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The early 3rd century text called Acts of Thomas is arguably the most Gnostic of the New Testament apocrypha , portraying Christ as the "Heavenly Redeemer", independent of and beyond creation, who can free souls from the darkness of the world. References to the work by Epiphanius show that it was in circulation in the 4th century. The complete versions that survive are Syriac and Greek. There are many surviving fragments of the text. Scholars detect from the Greek that its original was written in Syriac, which places the Acts of Thomas in Syriamarker. The surviving Syriac manuscripts, however, have been edited to purge them of the most unorthodox overtly gnostic passages, so that the Greek versions reflect the earlier tradition.

Fragments of four other cycles of romances round the figure of the apostle Thomas survive, but this is the only complete one. It should not be confused with the early "sayings" Gospel of Thomas. "Like other apocryphal acts combining popular legend and religious propaganda, the work attempts to entertain and instruct. In addition to narratives of Thomas' adventures, its poetic and liturgical elements provide important evidence for early Syrian Christian traditions," according to the Anchor Bible Dictionary.

Acts of Thomas is a series of episodic Acts (Latin passio) that occurred during the evangelistic mission of Judas Thomas ("Judas the Twin") to Indiamarker. It ends with his "martyrdom" in which he dies pierced with spears because he'd earned the ire of the monarch Misdaeus (Vasudeva I) because of his conversion of Misdaeus' wives and a relative, Charisius. He was imprisoned while converting Indian followers won through the performing of miracles.

Embedded in the Acts of Thomas at different places according to differing manuscript traditions is a Syriac hymn, The Hymn of the Pearl, (or Hymn of the Soul), a poem that gained a great deal of popularity in mainstream Christian circles. The Hymn is older than the Acts into which it has been inserted, and is worth appreciating on its own. The text is interrupted with the poetry of another hymn, the one that begins "Come, thou holy name of the Christ that is above every name" (2.27), a theme that was taken up in Catholic Christianity in the 13th century as the Holy Name.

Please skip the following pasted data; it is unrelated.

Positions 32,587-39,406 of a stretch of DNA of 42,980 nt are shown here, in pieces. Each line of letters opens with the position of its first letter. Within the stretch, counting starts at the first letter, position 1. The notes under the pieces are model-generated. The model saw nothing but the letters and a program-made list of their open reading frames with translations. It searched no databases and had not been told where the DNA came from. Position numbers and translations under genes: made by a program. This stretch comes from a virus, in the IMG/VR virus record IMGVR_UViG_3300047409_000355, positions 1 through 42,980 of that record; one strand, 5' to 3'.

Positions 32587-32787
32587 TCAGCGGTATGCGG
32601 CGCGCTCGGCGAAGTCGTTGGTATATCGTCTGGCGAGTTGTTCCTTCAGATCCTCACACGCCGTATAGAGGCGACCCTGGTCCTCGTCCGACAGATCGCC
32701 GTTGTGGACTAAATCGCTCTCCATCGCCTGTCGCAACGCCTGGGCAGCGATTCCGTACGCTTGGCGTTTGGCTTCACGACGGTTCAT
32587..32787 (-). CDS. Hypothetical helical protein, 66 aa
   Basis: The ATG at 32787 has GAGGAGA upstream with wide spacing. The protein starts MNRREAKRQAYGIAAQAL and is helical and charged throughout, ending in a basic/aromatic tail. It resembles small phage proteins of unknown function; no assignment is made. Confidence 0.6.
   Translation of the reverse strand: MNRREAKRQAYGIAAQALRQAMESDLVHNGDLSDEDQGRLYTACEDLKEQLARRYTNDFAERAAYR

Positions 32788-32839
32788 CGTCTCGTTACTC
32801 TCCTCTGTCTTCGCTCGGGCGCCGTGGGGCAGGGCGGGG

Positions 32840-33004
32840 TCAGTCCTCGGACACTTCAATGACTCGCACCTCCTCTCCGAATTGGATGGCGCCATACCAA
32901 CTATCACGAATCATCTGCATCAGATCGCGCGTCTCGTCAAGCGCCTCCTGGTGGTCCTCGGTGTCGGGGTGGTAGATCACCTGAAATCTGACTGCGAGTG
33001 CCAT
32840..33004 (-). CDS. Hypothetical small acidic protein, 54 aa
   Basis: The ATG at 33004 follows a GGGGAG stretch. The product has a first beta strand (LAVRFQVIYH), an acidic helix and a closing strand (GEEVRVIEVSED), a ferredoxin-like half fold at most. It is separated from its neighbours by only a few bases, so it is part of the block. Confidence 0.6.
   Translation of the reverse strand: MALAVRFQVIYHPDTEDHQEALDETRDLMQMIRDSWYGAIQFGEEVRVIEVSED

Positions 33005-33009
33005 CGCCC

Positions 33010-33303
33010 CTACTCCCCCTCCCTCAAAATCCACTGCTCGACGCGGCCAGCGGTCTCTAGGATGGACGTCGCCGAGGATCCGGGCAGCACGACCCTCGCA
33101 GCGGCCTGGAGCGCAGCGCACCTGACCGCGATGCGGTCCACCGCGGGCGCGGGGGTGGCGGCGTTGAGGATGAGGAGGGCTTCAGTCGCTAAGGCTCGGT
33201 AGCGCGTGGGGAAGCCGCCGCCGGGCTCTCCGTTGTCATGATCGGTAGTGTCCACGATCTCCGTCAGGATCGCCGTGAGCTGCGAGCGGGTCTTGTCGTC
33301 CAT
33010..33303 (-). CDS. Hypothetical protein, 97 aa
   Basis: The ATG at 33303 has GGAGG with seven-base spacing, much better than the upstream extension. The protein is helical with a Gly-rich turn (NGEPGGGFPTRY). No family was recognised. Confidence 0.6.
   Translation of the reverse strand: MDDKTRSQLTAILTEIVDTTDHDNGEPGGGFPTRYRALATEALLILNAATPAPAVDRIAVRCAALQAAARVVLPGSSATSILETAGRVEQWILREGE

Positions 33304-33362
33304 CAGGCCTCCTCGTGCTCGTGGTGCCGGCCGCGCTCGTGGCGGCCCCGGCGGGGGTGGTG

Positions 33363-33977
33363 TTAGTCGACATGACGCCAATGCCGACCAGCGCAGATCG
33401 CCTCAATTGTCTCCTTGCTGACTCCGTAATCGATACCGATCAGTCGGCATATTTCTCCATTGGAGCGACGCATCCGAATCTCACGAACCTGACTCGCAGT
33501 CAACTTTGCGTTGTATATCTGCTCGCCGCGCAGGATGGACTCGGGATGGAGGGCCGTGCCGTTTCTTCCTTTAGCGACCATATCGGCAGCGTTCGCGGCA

Though Gregory of Tours made a version, mainstream Christian tradition rejects the Acts of Thomas as pseudepigraphical and apocryphal, and the Roman Catholic Church finally confirmed the Acts as heretical at the Council of Trent. See also Leucius Charinus.

Thomas is often referred to by his name Judas (his full name is Thomas Judas Didymus), since both Thomas and Didymus just mean twin, and several scholars believe that twin is just a description, and not intended as a name. The manuscripts end "The acts of Judas Thomas the apostle are completed, which he did in India, fulfilling the commandment of him that sent him. Unto whom be glory, world without end. Amen.".

Content

The text is broken by headings:
  • 1 - when he went into India with Abbanes the merchant
  • 2 - concerning his coming unto the king Gundaphorus
  • 3 - concerning the servant
  • 4 - concerning the colt
  • 5 - concerning the devil that took up his abode in the woman
  • 6 - of the youth that murdered the Woman. A young couple begin to have relationship problems when the woman proves to be too keen on sex, while the male advocates being chaste, honouring the teachings of Thomas. So the male kills his lover. He comes to take the eucharist with others in the presence of Thomas, but his hand withers, and Thomas realises that the male has committed a crime. After being challenged, the male reveals his crime, and the reason for it, so Thomas forgives him, since his motive was good, and goes to find the woman's body. In an inn, Thomas and those with him lay the woman's body on a couch, and, after praying, Thomas has the male hold the woman's hand, whereupon the woman comes back to life.
The story clearly has the gnostic themes of death and resurrection, death not being a bad thing but a result of the pursuit of gnostic teaching, and the resurrection into greater life (and they lived happily ever after) once gnostic teaching is understood.
  • 7 - of the Captain
  • 8 - of the wild asses
  • 9 - of the Wife of Charisius
  • 10 - wherein Mygdonia receiveth baptism
  • 11 - concerning the wife of Misdaeus
  • 12 - concerning Ouazanes (Iuzanes) the son of Misdaeus
  • 13 - wherein Iuzanes receiveth baptism with the rest
  • The Martyrdom of Thomas


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